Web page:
The Renewed European Agenda for Adult Learning (2011) defines the focus for European cooperation in adult education policies.
The Agenda highlights the need to increase participation in adult learning of all kinds (formal, non-formal and informal learning) whether to acquire new work skills, for active citizenship, or for personal development and fulfilment.
Adult learning is key for personal development, active citizenship and social inclusion. Adult learning is also needed to meet the need for new skills and answer the needs of the labour market but also of life in society and as an individual.
Participation of adults in learning varies greatly between European countries: overall, the numbers are stagnating and go from 1.4% to 31.6% (2012 figures). Participation rates are especially disappointing for low-skilled and older adults. Urgent action is needed at European level to increase knowledge about successful policies, provide support, and enable a better exchange of experiences between countries.
Strategic framework – Education & Training 2020 (ET2020)
The strategic framework for education and training defines four common objectives to address these challenges by 2020:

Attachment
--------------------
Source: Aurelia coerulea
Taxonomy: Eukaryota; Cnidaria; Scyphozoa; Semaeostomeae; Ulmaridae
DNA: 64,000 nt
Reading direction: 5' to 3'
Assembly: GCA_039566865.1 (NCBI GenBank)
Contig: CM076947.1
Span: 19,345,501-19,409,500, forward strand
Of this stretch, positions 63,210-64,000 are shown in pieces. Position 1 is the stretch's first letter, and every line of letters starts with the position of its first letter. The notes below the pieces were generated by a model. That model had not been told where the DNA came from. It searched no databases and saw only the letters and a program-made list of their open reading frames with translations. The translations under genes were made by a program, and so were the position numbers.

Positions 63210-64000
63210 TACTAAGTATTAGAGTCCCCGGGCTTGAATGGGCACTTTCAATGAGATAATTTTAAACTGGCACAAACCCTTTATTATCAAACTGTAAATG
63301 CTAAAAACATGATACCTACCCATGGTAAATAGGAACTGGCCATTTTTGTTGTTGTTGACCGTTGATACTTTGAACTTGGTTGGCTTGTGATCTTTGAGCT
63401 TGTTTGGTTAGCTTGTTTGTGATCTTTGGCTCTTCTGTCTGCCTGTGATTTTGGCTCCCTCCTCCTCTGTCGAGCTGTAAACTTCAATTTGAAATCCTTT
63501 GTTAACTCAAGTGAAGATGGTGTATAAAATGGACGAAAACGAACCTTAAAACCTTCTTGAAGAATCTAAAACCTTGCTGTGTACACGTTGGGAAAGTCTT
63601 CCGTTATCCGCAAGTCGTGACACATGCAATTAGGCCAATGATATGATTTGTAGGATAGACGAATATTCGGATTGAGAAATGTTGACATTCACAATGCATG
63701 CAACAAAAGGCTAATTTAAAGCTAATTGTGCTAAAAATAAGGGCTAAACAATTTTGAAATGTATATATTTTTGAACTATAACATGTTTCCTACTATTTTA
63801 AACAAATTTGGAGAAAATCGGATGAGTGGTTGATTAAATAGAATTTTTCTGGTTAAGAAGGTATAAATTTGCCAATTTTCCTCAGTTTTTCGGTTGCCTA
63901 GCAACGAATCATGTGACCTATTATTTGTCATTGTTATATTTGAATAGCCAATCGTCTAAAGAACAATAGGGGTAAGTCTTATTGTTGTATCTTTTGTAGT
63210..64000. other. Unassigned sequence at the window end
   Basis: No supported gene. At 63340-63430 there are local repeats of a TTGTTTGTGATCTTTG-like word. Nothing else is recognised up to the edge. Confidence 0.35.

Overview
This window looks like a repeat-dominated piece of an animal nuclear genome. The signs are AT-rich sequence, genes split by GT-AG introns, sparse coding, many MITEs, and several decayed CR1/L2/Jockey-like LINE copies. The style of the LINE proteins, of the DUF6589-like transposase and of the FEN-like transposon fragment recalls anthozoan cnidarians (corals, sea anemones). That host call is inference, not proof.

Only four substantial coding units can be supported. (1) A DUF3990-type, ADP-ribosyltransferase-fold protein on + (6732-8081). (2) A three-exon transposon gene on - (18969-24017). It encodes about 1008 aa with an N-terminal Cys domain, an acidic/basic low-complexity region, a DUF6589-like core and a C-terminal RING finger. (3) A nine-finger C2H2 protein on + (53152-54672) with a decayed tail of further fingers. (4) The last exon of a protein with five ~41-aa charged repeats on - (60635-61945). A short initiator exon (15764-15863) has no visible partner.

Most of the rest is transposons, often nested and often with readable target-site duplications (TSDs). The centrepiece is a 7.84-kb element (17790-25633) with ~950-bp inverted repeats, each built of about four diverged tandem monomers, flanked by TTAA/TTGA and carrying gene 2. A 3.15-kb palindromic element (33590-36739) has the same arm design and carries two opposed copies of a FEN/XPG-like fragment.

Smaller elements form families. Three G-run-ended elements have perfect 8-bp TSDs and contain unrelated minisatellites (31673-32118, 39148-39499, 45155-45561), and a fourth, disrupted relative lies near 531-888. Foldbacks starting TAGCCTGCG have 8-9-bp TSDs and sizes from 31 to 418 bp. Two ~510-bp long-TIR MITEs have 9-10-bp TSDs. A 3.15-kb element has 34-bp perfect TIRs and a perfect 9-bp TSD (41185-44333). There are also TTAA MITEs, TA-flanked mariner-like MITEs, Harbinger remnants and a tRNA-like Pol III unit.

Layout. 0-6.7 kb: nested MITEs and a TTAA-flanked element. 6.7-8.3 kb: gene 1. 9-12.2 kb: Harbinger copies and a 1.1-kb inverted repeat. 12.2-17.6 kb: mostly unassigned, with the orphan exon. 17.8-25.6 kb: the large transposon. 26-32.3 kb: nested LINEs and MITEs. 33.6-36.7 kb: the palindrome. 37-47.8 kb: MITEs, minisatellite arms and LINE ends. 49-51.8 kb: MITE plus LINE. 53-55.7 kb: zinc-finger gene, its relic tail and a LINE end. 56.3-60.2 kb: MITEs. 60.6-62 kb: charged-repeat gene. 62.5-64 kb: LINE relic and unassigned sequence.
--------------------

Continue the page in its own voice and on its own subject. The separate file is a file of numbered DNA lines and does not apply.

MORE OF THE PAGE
- Making lifelong learning and mobility a reality;
- Improving the quality and efficiency of education and training;
- Promoting equity, social cohesion, and active citizenship;
- Enhancing creativity and innovation, including entrepreneurship, at all levels of education and training.
These priorities are addressed by the European Commission, by European Member States, by other countries participating in the Erasmus+ programme, by education institutions, education stakeholders, networks, associations by working on the following topics:
- Financing adult learning;
- Higher education: access to adults;
- Monitoring the adult learning sector;
- Reaching out to specific target groups;
- Validation of non-formal and informal learning.
In the field of adult education, the target set is as follows: by 2020, 15% of adults aged 25–64 should be taking part in adult education. According to the last survey in 2016, the average participation was 10.8% and only 7 EU countries had reached the target rate. This constituted a slight increase in comparison to the previous survey in 2011.
EAEA and a range of European associations, networks, and labour organisations also work on the promotion of adult learning. EAEA is a member in ET2020 working groups on adult learning and on citizenship education. Either EAEA President or Secretary-General participate in the meetings to raise EAEA’s voice and contribute to shaping European policies on adult learning. EAEA also promotes the funding opportunities offered in the framework of the Erasmus+ programme, which priorities are usually aligned with the ET2020 objectives.